On a December night in 1995, 159 passengers and crew members died when American Airlines Flight 965 flew into the side of a mountain while in route to Cali, Colombia. A key factor in the tragedy: The pilots had lost situational awareness in the dark, unfamiliar terrain. They had no idea the plane was approaching a mountain until the ground proximity warning system sounded an alarm only seconds before impact.
The accident was of the kind most common at the time—CFIT, or controlled flight into terrain—says Trey Arthur, research aerospace engineer in the Crew Systems and Aviation Operations Branch at NASA’s Langley Research Center. In situations such as bad weather, fog, or nighttime flights, pilots would rely on airspeed, altitude, and other readings to get an accurate sense of location. Miscalculations and rapidly changing conditions could contribute to a fully functioning, in-control airplane flying into the ground.
To improve aviation safety by enhancing pilots’ situational awareness even in poor visibility, NASA began exploring the possibilities of synthetic vision—creating a graphical display of the outside terrain on a screen inside the cockpit.
“How do you display a mountain in the cockpit? You have to have a graphics-powered computer, a terrain database you can render, and an accurate navigation solution,” says Arthur.
In the mid-1990s, developing GPS technology offered a means for determining an aircraft’s position in space with high accuracy, Arthur explains. As the necessary technologies to enable synthetic vision emerged, NASA turned to an industry partner to develop the terrain graphical engine and database for creating the virtual rendering of the outside environment.
understand where the future is headed and
apply our innovation and technologies
in that direction.”
—Greg Baxes, TerraMetrics
In 2003, Langley partnered with TerraMetrics Inc. of Littleton, Colorado, through the Small Business Innovation Research (SBIR) program to develop a 3D terrain rendering technology for flight-qualified synthetic vision systems. The company’s innovative solution, called TerraBlocks, rendered satellite imagery on top of terrain data to provide the pilot with a virtual view of the environment outside the cockpit window. This kind of rendering vastly improved on typical flat-earth displays by mapping the terrain in three dimensions on a model of the Earth’s sphere. The resulting visualization was not only more realistic, but also highly accurate.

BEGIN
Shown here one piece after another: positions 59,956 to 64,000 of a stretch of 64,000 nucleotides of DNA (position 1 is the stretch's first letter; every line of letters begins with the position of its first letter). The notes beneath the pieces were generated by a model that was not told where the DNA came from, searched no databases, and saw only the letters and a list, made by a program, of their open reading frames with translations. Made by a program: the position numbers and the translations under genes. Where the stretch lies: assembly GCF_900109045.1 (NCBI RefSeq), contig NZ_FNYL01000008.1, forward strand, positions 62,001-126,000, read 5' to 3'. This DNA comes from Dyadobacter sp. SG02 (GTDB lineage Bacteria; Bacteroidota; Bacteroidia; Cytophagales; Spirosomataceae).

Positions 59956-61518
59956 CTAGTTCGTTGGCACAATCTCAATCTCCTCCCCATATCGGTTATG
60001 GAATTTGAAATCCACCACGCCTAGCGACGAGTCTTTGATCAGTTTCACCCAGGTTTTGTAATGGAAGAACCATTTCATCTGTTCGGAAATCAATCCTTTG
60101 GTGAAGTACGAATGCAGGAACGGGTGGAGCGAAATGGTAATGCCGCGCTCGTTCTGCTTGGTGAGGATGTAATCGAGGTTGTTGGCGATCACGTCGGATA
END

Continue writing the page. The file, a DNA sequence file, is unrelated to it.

To produce its visuals, TerraBlocks needed satellite imagery and terrain data. For the imagery, the company worked with the Scientific Data Purchase program at Stennis Space Center to locate the data it needed, using an archive from NASA’s Earth-observing Landsat 7 satellite that proved suitable for use in TerraBlocks. TerraMetrics chose NASA’s Shuttle Radar Topography Mission (SRTM) terrain data to provide the 3D element. Since then, NASA has used the TerraBlocks engine for multiple experiments with flight simulators for aircraft and even lunar lander vehicles, the latter using a graphical rendering of the Moon the company created. The lander tests demonstrated the potential for synthetic vision on spacecraft.
“If we do manned missions to asteroids or other destinations, all we need is the data and a good navigational system, and we can essentially draw that world for the pilot,” Arthur says.
Through the combined collaboration with the NASA centers, TerraMetrics has developed its NASA-derived innovations into products for helping pilots navigate more safely in the skies, as well as for assisting people in finding their way on the ground.
TerraMetrics now markets its TruEarth satellite imagery and terrain data product line—incorporating the NASA source data from Stennis along with other NASA satellite sources—coupled with its SBIR-developed TerraBlocks terrain-rendering and display engine.